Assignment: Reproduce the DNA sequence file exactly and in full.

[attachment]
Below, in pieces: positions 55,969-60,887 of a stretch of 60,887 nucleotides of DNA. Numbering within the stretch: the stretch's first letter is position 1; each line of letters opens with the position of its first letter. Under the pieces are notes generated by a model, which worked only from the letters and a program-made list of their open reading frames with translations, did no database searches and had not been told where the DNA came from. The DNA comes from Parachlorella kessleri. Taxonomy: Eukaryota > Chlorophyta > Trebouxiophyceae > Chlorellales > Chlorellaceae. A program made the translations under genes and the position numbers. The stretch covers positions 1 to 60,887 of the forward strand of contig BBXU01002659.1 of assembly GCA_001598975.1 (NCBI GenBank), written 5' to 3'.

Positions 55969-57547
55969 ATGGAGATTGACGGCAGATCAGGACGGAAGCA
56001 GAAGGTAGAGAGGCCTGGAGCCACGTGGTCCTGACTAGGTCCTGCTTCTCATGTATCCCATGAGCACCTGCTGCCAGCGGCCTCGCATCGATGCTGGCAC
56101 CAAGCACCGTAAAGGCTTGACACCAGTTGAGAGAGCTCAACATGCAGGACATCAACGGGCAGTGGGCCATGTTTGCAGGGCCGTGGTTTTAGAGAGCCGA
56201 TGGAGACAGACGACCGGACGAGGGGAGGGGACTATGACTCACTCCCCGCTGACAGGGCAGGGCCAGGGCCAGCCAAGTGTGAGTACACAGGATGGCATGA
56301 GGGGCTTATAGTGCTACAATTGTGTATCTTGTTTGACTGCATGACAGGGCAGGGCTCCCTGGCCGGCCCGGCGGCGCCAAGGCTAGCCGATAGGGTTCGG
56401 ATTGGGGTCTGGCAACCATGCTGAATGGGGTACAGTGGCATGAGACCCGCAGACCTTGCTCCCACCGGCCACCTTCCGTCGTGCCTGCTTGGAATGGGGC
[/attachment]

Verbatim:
Below, in pieces: positions 55,969-60,887 of a stretch of 60,887 nucleotides of DNA. Numbering within the stretch: the stretch's first letter is position 1; each line of letters opens with the position of its first letter. Under the pieces are notes generated by a model, which worked only from the letters and a program-made list of their open reading frames with translations, did no database searches and had not been told where the DNA came from. The DNA comes from Parachlorella kessleri. Taxonomy: Eukaryota > Chlorophyta > Trebouxiophyceae > Chlorellales > Chlorellaceae. A program made the translations under genes and the position numbers. The stretch covers positions 1 to 60,887 of the forward strand of contig BBXU01002659.1 of assembly GCA_001598975.1 (NCBI GenBank), written 5' to 3'.

Positions 55969-57547
55969 ATGGAGATTGACGGCAGATCAGGACGGAAGCA
56001 GAAGGTAGAGAGGCCTGGAGCCACGTGGTCCTGACTAGGTCCTGCTTCTCATGTATCCCATGAGCACCTGCTGCCAGCGGCCTCGCATCGATGCTGGCAC
56101 CAAGCACCGTAAAGGCTTGACACCAGTTGAGAGAGCTCAACATGCAGGACATCAACGGGCAGTGGGCCATGTTTGCAGGGCCGTGGTTTTAGAGAGCCGA
56201 TGGAGACAGACGACCGGACGAGGGGAGGGGACTATGACTCACTCCCCGCTGACAGGGCAGGGCCAGGGCCAGCCAAGTGTGAGTACACAGGATGGCATGA
56301 GGGGCTTATAGTGCTACAATTGTGTATCTTGTTTGACTGCATGACAGGGCAGGGCTCCCTGGCCGGCCCGGCGGCGCCAAGGCTAGCCGATAGGGTTCGG
56401 ATTGGGGTCTGGCAACCATGCTGAATGGGGTACAGTGGCATGAGACCCGCAGACCTTGCTCCCACCGGCCACCTTCCGTCGTGCCTGCTTGGAATGGGGC